The lumbar spine anatomy, degeneration, and low back pain
Intervertebral discs (IVD) have a complex structure (Figure 1A), whereby a central nucleus pulposus (NP) is surrounded by layers of annulus fibrosus (AF). In young adults with healthy IVDs, the NP has high water and glycosaminoglycan contents, which provide resistance to compression. AF naturally has low water content, but it is high in collagen content from concentric lamellar sheets of collagen fibers. Between an IVD and a vertebral body (Figure 1B), or the disco-vertebral junction (DVJ), there exists a ~1 mm thin layer of connective tissue known as cartilaginous endplate (CEP). The normal CEP in adults consists of ~0.1 mm thick calcified and thicker uncalcified cartilage layers, whose roles include attachment of the IVD to the vertebral body, and facilitation of transport of solutes into and out of the IVD via an adjacent bed of capillaries within the bony vertebral endplate (1). The vertebral body, consisting of cortical and trabecular bone along with bone marrow, is another integral part of the lumbar spine.
Low back pain afflicts a large number of people (2) and may involve degeneration or injury in a number of components of the lumbar spine, along with back muscle injury. These may include IVD degeneration (3), fracture of the vertebral body due to compression (4), fracture at the DVJ developing into Schmorl’s node (5), as well as bone marrow Modic changes (6,7). Cartilaginous and bony endplates near the DVJ are also likely to be pain sources, given rich nerve endings in the region (8), and increased density of nerve fibers in the DVJ observed in painful patients (9).
There is a need to evaluate multiple components of the lumbar spine non-invasively. This article covers a number of techniques available to evaluate the lumbar spine, including conventional and novel morphologic and quantitative sequences, as well as considerations for analyzing and post-processing MR images for quantitative evaluation.
Conventional morphologic MR imaging of the lumbar disc
The anatomy of the lumbar spine can be partially evaluated by conventional MR techniques. Using spin echo sequences with different weighting, a number of components of the spine can be observed directly, unlike images from the plain film or computed tomography. In clinical settings, T2- and T1-weighted spin-echo images taken in sagittal (Figure 2A,B) and axial (Figure 2B,C) planes may be used to evaluate spinal conditions including disc degeneration, disc herniation, and abnormalities of the vertebral bones, bone marrow and the spinal cord. T2-weighted images are sensitive to disc hydration (10), and shows NPs of relatively normal discs with high signal intensity (Figure 2A, L2/L3 and L3/L4, arrowheads), and NPs of degenerated discs with low signal intensity (Figure 2A, L1/L2 and L5/S1, arrows). The degenerated disc at L5/S1 also has a posterior protrusion with a high signal intensity zone (Figure 2A,B, curved arrow). On the axial images, the shape of the protrusion (Figure 2C,D, curved arrows) is seen as broad-based, covering 25 to 50% of disc circumference.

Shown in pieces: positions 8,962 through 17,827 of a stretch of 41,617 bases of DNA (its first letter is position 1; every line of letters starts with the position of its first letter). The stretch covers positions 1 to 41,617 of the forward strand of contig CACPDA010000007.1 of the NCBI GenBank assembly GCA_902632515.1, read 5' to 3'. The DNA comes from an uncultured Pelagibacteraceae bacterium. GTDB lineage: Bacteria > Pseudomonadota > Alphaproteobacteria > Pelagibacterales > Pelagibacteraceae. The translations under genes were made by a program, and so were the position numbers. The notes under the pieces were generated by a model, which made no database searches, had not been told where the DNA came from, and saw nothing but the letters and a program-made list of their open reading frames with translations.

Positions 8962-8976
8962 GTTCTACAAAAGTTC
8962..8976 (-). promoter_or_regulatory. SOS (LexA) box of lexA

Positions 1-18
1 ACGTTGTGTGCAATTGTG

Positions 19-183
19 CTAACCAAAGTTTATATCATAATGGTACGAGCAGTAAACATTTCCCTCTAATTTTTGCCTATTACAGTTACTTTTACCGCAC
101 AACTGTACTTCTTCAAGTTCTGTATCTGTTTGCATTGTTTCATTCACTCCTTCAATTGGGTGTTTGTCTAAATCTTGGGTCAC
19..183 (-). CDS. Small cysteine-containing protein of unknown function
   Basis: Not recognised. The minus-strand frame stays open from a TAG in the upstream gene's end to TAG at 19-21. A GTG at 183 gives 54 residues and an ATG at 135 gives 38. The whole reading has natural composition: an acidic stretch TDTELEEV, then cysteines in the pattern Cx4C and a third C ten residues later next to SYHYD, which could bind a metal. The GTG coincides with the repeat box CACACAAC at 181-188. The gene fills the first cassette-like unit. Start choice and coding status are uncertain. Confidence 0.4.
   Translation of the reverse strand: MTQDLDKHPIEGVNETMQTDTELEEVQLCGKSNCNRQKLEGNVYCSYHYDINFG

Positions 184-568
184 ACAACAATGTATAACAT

Morphologic grading systems have been devised to determine severity and morphology of IVD degeneration visible on conventional MR images. The Pfirrmann grading looks at disc structure, signal intensity and disc height (11,12) in sagittal T2-weighted spin echo images, to grade IVDs from 1 (normal) to 5 (complete collapse). These grading systems have been adapted to evaluate efficacy of disc therapeutics in animals (13,14). Additionally, other features such as annular tears and fissures, vertebral body marrow changes, shape of disc herniation in the sagittal and axial planes can be evaluated per established classification (15) and nomenclature (16) schemes with high accuracy (17,18).
Conventional quantitative MRI of the lumbar discs
In an effort to supplement the conventional methods, and to provide more objective biomarkers for spine health, several quantitative MR techniques have been implemented. Quantitative MR measures of the disc have been shown to correlate with biochemical content (19), biomechanical function (20), and even discogenic pain (21), which may supplement conventional MR evaluation. Potential applications include the early detection of disc degeneration and evaluation of the efficacy of disc treatment.